Providence is a fast-paced, absorbing read. In Part Two, the dual protagonists’ paths converge in Victoria, the burgeoning gold-rush city of the Colony of Vancouver Island. These chapters alternate more frequently between their viewpoints, while their lives become more entwined. Haunted by their pasts, they must navigate their own new identities while their growing attraction to one another complicates their plans.

As an author of over 20 non-fiction books, Green’s extensive historical knowledge is evident. Occasionally, conveying historical details within the dialogue is a little too apparent, while the vibrantly portrayed setting speaks for itself. Alongside the principal fictitious characters, the novel is peppered with real historical figures and events.

Letter from Vancouver Island, 1868

Like others, Gideon uses his Hudson’s Bay Company connections to make a start in the colony. Stalwart fur trader James Douglas makes a cameo appearance as the Governor of Vancouver Island facing the incursion of gold seekers. Perhaps taking inspiration from her own history books, Green has given less prominent but memorable minor characters historically suggested names, such as Chinese servant Ah Foo and Italian painter Signor Raggozini, who reflect the multi-cultural atmosphere of gold-rush era British Columbia.

The bride ships supply not only young women to the colony, but also provide a striking and gritty introduction to colonial Victoria. In contrast, Providence, the home of the title, is set on the Gorge waterway near Point Ellice, a wealthy neighbourhood in the 1860s. The shipping industry is a double-edged provider, and growing wealth offers the McBride family limited protection against the scourge of smallpox epidemics entering the port city.

Yates Street, Victoria, October 1860, by Sarah Crease, looking northwest to the Sooke Hills. BC Archives PDP2894
Valerie Green

The novel is aptly named, as the story is replete with providential coincidences that lend Victorian-era twists to its plot. Gideon discovers a penchant for gambling and high-risk yields that boost him up the shaky ladder of success. Jane embraces the colonial expedient of presenting herself to be more than she was at home. People reappear from their past lives. While the characters strive to better themselves, they face the corruption that shadows material gain, and are confronted by their own choices.

Green has given a distinct voice to the many settlers escaping poverty in their homeland, most of whom left behind few firsthand accounts. With their troubled backgrounds, the central characters are sympathetic to the plight of others, including Indigenous Peoples. On their journey they gather a diverse supporting cast, including a San Francisco brothel madam from Paris with a soft heart under her heavily painted exterior, and a Black American crew member who becomes one of McBride’s closest friends.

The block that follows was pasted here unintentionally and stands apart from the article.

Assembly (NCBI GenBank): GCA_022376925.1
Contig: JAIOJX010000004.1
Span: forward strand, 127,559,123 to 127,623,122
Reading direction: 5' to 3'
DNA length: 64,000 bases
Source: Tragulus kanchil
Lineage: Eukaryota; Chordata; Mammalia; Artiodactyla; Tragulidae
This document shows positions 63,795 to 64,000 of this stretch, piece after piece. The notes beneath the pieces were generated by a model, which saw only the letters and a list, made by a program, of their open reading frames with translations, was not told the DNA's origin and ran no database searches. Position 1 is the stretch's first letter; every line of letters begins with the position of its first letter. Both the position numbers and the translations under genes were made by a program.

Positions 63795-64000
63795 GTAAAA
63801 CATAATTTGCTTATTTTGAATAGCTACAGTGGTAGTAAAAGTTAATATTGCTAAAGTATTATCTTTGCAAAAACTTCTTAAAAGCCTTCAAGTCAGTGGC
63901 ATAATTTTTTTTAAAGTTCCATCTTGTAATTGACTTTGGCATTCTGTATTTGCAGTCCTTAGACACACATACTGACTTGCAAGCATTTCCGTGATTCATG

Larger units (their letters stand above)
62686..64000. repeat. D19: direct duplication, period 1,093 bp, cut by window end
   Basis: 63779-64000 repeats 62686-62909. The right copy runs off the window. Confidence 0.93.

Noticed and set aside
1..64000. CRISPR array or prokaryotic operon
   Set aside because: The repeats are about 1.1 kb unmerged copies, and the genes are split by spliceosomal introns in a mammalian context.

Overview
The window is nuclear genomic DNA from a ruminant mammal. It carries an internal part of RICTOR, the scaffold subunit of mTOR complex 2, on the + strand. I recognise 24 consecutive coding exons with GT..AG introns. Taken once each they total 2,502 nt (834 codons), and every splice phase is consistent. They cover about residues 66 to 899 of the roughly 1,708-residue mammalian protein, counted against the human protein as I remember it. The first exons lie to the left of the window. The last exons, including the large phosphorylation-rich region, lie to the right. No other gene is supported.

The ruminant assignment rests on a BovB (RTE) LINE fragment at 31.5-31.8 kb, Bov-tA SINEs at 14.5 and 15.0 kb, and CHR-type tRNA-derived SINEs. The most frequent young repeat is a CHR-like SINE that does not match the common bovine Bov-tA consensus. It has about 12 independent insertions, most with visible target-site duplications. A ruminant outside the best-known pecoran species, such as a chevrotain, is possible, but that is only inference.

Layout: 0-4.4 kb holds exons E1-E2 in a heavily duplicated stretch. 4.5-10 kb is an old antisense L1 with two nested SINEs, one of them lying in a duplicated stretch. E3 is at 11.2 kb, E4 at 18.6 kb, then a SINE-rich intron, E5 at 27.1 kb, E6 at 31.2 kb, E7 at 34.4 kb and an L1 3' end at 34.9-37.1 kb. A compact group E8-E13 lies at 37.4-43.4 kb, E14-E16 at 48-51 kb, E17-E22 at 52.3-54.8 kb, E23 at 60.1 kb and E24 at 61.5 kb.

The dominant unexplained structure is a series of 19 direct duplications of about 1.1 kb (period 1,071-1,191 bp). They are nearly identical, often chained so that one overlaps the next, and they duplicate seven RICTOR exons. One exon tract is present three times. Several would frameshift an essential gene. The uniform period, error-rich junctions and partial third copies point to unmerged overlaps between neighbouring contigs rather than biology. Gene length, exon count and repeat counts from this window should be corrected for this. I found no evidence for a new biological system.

I particularly appreciate the author’s faithfulness to historical details, which gives the novel an authentic grounding. Providence is a far-reaching story that captures the spirit of hope and desperation propelling settlers to the edge of the British Empire.


Vanessa Winn

Born in London, UK, Vanessa Winn lives in Victoria, where she received a Bachelor of Arts degree in English Literature at the University of Victoria. Her second novel, Trappings (Oakheart Press, 2020), depicts real people and events in mid-19th-century British Columbia, during the aftermath of the gold rushes. It was included as a course textbook in a Public History graduate seminar at UVic. Her debut novel, The Chief Factor’s Daughter (Touchwood Editions, 2009) similarly portrays factually based social history during the Fraser River gold rush and was studied at universities in British Columbia. Her poetry has been published in various journals and she also writes non-fiction. Beyond her passion for the written word and historical research, she also teaches Argentine tango. Please visit her website. Editor’s note: Vanessa Winn’s recent book Trappings is reviewed here by Valerie Green.


The British Columbia Review

Publisher and Editor: Richard Mackie

Formerly The Ormsby Review, The British Columbia Review is an on-line journal service for BC writers and readers. The Advisory Board consists of Jean Barman, Wade Davis, Robin Fisher, Cole Harris, Hugh Johnston, Kathy Mezei, Patricia Roy, Maria Tippett, and Graeme Wynn. Provincial Government Patron (since September 2018): Creative BC. Honorary Patron: Yosef Wosk. Scholarly Patron: SFU Graduate Liberal Studies.